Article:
Rasmussen comes to the line, looks back to make sure, zips the jersey, and takes his 2nd stage win of this Tour, and more importantly closes the books on the Tour's high mountain stages with a healthy gap on 2nd place Alberto Contador.
Leipheimer came in 2nd, 26 seconds back, with Contador 3rd at :35.
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Phil and Paul don't like Rasmussen much, I'm thinking. They had positive praise for Levi and Contador, but were fairly circumspect talking about Rasmussen. I don't think they mentioned the boos at the start and finish line directed toward him, did they?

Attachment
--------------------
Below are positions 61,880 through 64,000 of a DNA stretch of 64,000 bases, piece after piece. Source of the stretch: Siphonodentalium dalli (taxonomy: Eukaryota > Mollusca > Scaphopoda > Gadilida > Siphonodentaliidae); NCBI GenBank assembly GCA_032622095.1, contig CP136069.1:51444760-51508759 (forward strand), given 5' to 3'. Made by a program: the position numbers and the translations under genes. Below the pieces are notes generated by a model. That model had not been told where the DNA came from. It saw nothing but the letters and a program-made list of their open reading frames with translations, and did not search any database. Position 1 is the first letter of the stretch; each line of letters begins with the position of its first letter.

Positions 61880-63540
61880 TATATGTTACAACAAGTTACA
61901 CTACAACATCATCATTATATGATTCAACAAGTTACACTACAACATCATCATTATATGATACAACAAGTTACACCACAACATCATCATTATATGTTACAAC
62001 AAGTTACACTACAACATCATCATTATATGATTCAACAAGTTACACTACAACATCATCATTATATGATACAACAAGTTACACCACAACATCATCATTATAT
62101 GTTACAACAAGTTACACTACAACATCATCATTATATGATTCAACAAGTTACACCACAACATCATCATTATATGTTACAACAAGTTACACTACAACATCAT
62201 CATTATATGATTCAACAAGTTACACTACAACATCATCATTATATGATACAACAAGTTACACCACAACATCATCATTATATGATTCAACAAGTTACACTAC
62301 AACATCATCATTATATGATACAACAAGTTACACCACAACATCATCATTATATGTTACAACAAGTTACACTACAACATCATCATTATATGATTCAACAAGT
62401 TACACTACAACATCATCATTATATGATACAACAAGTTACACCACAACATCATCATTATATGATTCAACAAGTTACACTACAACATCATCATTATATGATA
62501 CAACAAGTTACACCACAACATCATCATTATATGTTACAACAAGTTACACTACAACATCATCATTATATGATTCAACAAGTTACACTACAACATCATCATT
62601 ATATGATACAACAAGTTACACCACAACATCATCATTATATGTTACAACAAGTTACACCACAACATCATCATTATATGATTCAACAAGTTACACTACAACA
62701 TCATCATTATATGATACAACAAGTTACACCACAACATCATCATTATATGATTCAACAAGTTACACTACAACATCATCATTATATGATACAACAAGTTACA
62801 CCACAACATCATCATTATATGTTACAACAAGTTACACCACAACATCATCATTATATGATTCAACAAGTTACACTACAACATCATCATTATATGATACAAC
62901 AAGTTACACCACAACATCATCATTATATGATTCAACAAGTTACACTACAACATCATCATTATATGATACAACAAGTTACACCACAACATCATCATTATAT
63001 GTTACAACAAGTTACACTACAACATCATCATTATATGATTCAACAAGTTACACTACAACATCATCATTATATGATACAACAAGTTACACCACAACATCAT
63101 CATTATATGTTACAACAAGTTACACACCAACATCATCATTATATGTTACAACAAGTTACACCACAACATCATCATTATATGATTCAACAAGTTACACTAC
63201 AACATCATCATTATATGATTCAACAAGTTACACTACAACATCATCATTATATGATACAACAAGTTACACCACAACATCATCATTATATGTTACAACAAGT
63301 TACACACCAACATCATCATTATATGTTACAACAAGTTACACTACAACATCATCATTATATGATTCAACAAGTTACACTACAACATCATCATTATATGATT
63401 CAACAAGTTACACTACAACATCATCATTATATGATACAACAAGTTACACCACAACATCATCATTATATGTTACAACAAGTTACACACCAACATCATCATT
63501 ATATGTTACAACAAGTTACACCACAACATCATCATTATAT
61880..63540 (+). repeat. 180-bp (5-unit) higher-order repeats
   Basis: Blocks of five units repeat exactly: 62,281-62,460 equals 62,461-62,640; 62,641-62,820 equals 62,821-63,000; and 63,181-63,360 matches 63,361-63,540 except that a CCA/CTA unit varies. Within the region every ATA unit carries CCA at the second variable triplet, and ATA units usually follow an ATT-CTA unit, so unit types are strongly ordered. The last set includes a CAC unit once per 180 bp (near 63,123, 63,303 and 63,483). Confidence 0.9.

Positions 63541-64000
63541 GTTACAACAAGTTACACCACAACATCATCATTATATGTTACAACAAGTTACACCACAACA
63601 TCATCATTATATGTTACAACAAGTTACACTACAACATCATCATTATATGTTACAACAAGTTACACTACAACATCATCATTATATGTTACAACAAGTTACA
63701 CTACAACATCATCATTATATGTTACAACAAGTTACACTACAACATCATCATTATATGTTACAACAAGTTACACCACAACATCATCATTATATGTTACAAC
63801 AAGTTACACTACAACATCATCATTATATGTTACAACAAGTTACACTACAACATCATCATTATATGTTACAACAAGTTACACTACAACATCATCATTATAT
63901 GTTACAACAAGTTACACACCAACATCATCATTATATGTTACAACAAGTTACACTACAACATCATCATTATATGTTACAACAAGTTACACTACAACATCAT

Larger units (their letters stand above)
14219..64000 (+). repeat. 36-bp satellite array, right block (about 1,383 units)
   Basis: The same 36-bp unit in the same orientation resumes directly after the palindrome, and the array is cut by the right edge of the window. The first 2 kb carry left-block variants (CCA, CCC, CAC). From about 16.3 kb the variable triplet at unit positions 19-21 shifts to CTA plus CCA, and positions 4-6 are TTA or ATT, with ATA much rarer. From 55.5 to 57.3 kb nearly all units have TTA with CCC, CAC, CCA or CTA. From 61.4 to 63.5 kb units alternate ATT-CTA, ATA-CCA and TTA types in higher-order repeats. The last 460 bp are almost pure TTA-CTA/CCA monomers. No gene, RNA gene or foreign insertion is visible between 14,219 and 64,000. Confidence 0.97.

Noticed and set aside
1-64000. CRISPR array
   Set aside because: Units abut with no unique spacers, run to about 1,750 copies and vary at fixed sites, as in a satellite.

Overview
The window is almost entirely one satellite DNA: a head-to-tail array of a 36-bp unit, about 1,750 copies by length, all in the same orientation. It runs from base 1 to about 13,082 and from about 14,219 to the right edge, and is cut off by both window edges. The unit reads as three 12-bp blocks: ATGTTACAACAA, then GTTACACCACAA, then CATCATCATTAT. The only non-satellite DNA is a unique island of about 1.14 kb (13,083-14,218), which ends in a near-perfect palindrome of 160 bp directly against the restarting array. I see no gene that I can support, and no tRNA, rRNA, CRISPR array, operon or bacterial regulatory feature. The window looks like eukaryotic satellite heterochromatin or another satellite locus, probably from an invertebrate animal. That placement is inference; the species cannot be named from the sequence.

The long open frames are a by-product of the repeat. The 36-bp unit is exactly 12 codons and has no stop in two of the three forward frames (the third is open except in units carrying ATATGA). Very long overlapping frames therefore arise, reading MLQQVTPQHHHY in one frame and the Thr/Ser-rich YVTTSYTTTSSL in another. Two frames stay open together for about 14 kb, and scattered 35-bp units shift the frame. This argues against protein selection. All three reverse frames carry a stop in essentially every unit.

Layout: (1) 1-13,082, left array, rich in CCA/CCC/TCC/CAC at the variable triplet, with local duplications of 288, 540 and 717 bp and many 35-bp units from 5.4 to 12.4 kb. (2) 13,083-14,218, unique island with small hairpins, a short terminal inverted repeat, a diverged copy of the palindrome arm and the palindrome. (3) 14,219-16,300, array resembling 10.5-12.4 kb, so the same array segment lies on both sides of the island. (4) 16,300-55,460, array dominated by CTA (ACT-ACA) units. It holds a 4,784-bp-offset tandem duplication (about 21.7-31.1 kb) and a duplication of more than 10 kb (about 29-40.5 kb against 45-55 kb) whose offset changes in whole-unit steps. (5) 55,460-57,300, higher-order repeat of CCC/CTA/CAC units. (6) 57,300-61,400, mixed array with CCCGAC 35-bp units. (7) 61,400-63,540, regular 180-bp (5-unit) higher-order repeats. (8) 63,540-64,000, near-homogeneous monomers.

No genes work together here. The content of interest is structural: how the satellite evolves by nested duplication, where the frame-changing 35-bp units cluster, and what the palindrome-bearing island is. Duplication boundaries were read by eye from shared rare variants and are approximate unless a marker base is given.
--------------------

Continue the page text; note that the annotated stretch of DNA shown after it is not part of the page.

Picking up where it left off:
Posted by: Nancy Toby of Lanterne Rouge Blog at Jul 25, 2007 2:10:32 PM
Yeah, I don't think the announcers like Rasmussen much, but why should they? Rasmussen was being a douche the whole day. Besides shoving Leipheimer ahead of him to do the pacemaking, he really fired the TV guys up when he was constantly gesturing about the motorbikes traveling ahead of him. Personally, I was secretly hoping a fan would "camera bag lasso" him like what happened to Armstrong a few years ago, just for being a whiny bitch.
Apparently he doesn't appreciate the significance of the television cameras surrounding him in what was a truly exciting battle up the final climb. In times like these when the tour has been tarnished by scandals, he should appreciate the cameras and the energy surrounding the race, because that energy (and the TV crews) may not stick around much longer.
Posted by: Steve at Jul 25, 2007 2:46:41 PM